Church Shootings and Grieving Not as Those Without Hope: Public Space, Safety, Security, and Church

By Andy Draycott Nov. 6, 2017 4:48 p.m. Church Life, Culture, Ethics, Spiritual Formation, Theology

Then Charlottesville, now Sutherland Springs. In contemporary America. Islamabad. Cairo. Worshippers gathered together are met with unprovoked lethal violence. And we mourn. We mourn as fellow humans, we grieve as fellow believers, we mourn as a world-wide church. We grieve as those who hope in the resurrection of the dead assured by our anointed King and Savior Jesus who will come again to establish righteousness and equity through judgment (1 Peter 5:9, 1 Thessalonians 4:13-14).

What do we do with our public spaces? Night clubs, open air concerts, courts of justice, schools, airports, and churches all bear the burden of being open and thus vulnerable to violence.

I grew up in London, undaunted yet fearful of bomb threats and explosions at the hands of the IRA. London, again, faces terror. I have walked through tight security regularly in my work as a researcher in the House of Commons. Air travel, whether domestic or international, is marked by the now standard shoe-removing, body-scanning norms of heightened security. My campus has active shooter training involving armed safety officers in collaboration with armed police. Lockdowns with alerts of armed suspects cause phones to vibrate and fear to grip our hearts.

For those who look for peace at Christ’s return, how do we marshal our public space to testify to our hope in violent times? I have heard of pastors with security details. I don’t really know what a security detail is but I’ve seen it on the TV - movies and news blend to fuel our fear. Yet we are those who fear the Lord. Paul instructs Timothy that in worship men should lift their holy hands to God in dependent prayer rather than set out swinging them to settle their grumbling disputes (1 Timothy 2:8).

How do we, in our church spaces, respond to the threat of violence? With security measures? With arming ourselves? With increased surveillance mentality? With fearful paranoia? Where does it end?

No, we respond with prayer. Tribulation affects the church in its public space. Just so we remember that ‘the end of all things is at hand; therefore be self-controlled and sober- minded for the sake of your prayers … Show hospitality to one another without grumbling’ (1 Peter 4:7,9). Our church buildings are open spaces of hospitality, offering peace to the angry and disturbed, reconciliation to the disaffected and disenfranchised, godly rebuke to the solo hero of his or her own self-pity, trials, or suffering.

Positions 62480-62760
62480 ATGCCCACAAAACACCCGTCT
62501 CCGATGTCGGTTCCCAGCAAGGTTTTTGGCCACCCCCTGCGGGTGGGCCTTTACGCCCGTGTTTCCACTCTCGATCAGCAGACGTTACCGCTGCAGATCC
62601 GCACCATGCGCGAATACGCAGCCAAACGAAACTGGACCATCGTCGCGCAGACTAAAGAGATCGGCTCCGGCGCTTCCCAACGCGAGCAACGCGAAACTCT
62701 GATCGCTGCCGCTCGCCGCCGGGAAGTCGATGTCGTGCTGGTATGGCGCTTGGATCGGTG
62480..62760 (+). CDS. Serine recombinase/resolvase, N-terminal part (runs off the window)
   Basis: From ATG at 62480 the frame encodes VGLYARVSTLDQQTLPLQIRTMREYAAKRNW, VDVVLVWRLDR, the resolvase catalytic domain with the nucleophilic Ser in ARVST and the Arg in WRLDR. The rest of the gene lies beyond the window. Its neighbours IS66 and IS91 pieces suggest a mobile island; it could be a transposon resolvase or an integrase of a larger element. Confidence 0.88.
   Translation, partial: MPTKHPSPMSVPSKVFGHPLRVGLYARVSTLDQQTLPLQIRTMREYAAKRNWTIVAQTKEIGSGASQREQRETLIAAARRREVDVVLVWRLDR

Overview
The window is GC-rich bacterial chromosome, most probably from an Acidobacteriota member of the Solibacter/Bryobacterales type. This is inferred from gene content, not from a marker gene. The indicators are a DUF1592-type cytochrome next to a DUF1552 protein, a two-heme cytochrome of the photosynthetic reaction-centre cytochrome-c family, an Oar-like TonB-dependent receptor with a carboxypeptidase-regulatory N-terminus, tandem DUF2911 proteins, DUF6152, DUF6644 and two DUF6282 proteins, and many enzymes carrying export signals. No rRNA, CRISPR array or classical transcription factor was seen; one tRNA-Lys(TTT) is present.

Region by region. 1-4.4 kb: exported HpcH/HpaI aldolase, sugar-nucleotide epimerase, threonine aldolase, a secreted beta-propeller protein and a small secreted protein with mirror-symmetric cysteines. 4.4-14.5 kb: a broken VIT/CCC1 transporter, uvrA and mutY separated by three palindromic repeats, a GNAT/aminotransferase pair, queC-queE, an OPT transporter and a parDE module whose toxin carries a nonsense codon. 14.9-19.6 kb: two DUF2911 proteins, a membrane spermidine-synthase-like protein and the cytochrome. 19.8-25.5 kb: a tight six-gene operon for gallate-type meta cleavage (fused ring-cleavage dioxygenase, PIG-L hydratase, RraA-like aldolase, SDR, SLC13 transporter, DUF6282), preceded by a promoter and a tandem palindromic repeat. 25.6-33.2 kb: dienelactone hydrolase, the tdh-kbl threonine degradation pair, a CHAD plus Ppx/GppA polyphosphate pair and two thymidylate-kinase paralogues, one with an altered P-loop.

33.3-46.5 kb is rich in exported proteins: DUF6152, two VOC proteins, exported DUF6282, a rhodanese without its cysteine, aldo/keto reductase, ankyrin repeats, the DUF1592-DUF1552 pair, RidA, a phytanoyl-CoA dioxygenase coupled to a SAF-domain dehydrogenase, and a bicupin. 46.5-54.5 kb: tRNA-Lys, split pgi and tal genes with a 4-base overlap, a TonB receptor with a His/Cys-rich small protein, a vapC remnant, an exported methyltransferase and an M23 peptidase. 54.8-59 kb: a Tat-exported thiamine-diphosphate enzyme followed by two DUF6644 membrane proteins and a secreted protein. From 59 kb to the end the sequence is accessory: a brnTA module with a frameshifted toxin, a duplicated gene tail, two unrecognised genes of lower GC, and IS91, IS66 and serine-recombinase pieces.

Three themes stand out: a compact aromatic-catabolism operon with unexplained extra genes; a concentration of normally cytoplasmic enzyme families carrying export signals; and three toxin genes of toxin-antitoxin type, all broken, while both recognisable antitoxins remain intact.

The gospel we proclaim is not safe for it leaves each with a call to repentance and obedience to another Lord than the self. The work of Word and Spirit is the only security detail we need, but it is powerful unto salvation, not unto comfort. ‘And after you have suffered a little while, the God of all grace, who has called you to his eternal glory in Christ, will himself restore, confirm, strengthen, and establish you. To him be the dominion forever and ever. Amen’ (1 Peter 5:10-11).

Some of our brothers and sisters in the Church of Christ, our near neighbors are suffering traumatic loss. They do not need to hear trite comfort or platitudes. Lord, sustain them. May our confidence, as those who are called to worship the triune God publically, be also our desperate plea, ‘Come, Lord Jesus!’ (Revelation 22:20). And as we await and hasten that day, may we trust in his judgment and peace, opening our public space, our church buildings, to the vulnerability of the spiritual battle of mission, knowing that we offer our bodies as living sacrifices, that we may be poured out as drink offerings, that we can bear the shame of being a people of paradoxical peace while led in triumphal procession that would mock us, for we set our eyes on Jesus, the author and perfecter of our Faith (2 Peter 3:12, Romans 12:1, 2 Timothy 4:6, 2 Corinthians 2:14, Hebrews 12:2).

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